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yet simple words. At one point, Stephen Kumalo searches for his son in the wide streets of Johannesburg. He fears that his son has done something terribly bad, and for the reverend, this is almost more than he can bear. Paton narrates, "Cry, the beloved country, for the unborn child that is the inheritor of our fear. Let him not love the earth too deeplyÖFor fear will rob him of all if he gives too much" (Paton 80). The reverend's despair is evident in his fear of love for the earth and that…
Cry for the broken tribe, for the law and the custom that is gone. Aye, and cry laud for the man who is dead, for the woman and children bereaved. Cry, the beloved country, these things are not yet at an end.
"Cry the Beloved Country". Do my essay. 20 Oct. 2017
Cry, the Beloved Country study guide contains a biography of Alan Paton, literature essays, quiz questions, major themes, characters, and a full summary and analysis.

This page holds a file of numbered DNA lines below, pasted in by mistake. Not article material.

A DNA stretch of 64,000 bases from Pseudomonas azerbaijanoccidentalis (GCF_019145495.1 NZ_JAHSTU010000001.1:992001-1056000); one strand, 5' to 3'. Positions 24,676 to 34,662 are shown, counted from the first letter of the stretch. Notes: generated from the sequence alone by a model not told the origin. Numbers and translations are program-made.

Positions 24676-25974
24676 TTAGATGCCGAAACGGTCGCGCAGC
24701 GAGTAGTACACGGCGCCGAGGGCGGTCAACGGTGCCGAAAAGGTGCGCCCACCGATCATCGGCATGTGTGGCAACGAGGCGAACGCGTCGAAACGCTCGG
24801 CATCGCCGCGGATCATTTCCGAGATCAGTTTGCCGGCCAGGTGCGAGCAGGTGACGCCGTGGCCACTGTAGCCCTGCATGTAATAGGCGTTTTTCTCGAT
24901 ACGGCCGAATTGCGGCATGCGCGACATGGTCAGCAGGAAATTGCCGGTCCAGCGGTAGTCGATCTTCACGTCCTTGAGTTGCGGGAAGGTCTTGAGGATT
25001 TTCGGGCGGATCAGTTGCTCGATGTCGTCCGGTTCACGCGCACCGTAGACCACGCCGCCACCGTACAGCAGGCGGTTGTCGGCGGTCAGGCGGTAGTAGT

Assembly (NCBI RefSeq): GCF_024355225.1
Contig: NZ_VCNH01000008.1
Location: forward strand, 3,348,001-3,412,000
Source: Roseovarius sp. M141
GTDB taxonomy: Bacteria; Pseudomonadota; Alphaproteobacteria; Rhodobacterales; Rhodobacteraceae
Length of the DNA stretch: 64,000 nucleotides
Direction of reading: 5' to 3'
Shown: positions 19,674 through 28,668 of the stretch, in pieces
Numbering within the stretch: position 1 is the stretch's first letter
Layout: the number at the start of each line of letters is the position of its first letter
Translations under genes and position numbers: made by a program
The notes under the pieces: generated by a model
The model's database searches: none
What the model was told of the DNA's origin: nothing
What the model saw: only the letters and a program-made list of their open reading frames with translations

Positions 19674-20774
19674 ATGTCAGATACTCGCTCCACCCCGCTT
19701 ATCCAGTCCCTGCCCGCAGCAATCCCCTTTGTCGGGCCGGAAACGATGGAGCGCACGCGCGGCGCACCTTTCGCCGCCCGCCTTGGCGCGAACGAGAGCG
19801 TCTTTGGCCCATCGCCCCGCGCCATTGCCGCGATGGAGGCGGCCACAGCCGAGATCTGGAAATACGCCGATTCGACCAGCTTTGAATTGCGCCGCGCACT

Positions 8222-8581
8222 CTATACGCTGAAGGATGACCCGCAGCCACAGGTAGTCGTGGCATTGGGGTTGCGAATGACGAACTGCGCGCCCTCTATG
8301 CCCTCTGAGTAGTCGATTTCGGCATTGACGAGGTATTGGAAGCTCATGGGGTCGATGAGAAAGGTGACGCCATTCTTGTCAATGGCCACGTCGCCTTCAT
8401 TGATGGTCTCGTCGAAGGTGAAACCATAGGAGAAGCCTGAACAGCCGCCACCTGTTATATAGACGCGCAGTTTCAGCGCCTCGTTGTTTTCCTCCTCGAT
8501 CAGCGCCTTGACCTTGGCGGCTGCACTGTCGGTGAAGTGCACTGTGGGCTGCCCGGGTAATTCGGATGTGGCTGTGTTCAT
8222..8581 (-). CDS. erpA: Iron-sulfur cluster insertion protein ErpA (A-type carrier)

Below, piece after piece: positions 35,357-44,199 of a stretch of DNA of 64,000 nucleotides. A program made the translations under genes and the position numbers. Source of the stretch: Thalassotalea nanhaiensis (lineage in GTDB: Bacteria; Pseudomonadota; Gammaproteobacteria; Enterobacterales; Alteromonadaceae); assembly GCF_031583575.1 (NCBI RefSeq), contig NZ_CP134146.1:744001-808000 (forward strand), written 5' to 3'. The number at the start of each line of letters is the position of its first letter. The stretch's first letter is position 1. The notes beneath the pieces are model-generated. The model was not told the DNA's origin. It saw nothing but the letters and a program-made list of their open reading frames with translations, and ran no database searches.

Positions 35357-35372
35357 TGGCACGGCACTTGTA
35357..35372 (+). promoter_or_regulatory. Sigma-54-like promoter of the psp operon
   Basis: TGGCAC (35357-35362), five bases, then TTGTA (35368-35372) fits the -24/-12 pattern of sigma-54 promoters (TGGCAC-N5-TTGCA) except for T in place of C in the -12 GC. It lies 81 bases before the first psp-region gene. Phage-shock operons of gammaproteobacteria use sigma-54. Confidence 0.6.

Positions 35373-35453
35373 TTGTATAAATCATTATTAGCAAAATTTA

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Cry, the Beloved Country is a novel by Alan Paton, published in 1948Cry, the Beloved Country is an important book because it gives us a thoughtful, wide-ranging view on the moral and social implications of legalized racism in South Africa. But it's a great book because it ties all of these big issues to a simple story with which we can all identify: the story of a kid who makes a terrible mistake and who has to face consequences, to the heartbreak of his concerned father.
Cry, the Beloved Country has 53,782 ratings and 3,219 reviewsSo even though Paton's book appeared right at the beginning of apartheid, Cry, the Beloved Country warned of some of the horrible damage that legalized racism would do to South African society—at least, that is, to people who were willing to listen.
Cry The Beloved Country essaysAfter all, it's not like Cry, the Beloved Country is the only work of fiction to focus on the story of a naïve guy who gets in over his head, commits a crime, and winds up paying for it. On the funny side, think the Dude and Walter Sobchak in , caught up in a faked kidnapping scheme that leads to hilarious and awful consequences (poor Donnie!). Or for a more terrifying example, there's 's Walter White, building his meth empire to pay for his medical bills. Or at least, that's how he starts out, but his good intentions don't last too long.